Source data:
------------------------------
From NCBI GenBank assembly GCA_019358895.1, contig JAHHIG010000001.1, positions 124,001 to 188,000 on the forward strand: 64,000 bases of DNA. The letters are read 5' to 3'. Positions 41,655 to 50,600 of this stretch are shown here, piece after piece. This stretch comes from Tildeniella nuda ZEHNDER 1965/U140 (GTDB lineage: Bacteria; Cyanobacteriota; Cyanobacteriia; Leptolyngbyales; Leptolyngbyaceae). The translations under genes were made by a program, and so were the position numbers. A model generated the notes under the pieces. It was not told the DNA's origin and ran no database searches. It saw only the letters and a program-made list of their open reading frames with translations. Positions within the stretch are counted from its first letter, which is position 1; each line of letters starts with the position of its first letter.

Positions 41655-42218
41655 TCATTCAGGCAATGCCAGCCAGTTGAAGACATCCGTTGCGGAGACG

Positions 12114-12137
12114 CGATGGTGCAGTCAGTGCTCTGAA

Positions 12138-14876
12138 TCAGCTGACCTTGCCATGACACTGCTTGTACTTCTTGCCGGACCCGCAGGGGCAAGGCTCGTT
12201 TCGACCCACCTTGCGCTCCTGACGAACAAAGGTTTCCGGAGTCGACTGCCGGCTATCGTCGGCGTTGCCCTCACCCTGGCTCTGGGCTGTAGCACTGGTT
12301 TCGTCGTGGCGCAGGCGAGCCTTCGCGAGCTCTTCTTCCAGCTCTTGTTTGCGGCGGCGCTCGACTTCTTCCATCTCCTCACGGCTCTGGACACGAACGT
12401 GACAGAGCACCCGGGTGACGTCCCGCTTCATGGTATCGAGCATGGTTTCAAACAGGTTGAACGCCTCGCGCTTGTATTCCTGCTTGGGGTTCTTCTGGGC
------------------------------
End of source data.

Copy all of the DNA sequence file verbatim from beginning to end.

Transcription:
From NCBI GenBank assembly GCA_019358895.1, contig JAHHIG010000001.1, positions 124,001 to 188,000 on the forward strand: 64,000 bases of DNA. The letters are read 5' to 3'. Positions 41,655 to 50,600 of this stretch are shown here, piece after piece. This stretch comes from Tildeniella nuda ZEHNDER 1965/U140 (GTDB lineage: Bacteria; Cyanobacteriota; Cyanobacteriia; Leptolyngbyales; Leptolyngbyaceae). The translations under genes were made by a program, and so were the position numbers. A model generated the notes under the pieces. It was not told the DNA's origin and ran no database searches. It saw only the letters and a program-made list of their open reading frames with translations. Positions within the stretch are counted from its first letter, which is position 1; each line of letters starts with the position of its first letter.

Positions 41655-42218
41655 TCATTCAGGCAATGCCAGCCAGTTGAAGACATCCGTTGCGGAGACG

Positions 12114-12137
12114 CGATGGTGCAGTCAGTGCTCTGAA

Positions 12138-14876
12138 TCAGCTGACCTTGCCATGACACTGCTTGTACTTCTTGCCGGACCCGCAGGGGCAAGGCTCGTT
12201 TCGACCCACCTTGCGCTCCTGACGAACAAAGGTTTCCGGAGTCGACTGCCGGCTATCGTCGGCGTTGCCCTCACCCTGGCTCTGGGCTGTAGCACTGGTT
12301 TCGTCGTGGCGCAGGCGAGCCTTCGCGAGCTCTTCTTCCAGCTCTTGTTTGCGGCGGCGCTCGACTTCTTCCATCTCCTCACGGCTCTGGACACGAACGT
12401 GACAGAGCACCCGGGTGACGTCCCGCTTCATGGTATCGAGCATGGTTTCAAACAGGTTGAACGCCTCGCGCTTGTATTCCTGCTTGGGGTTCTTCTGGGC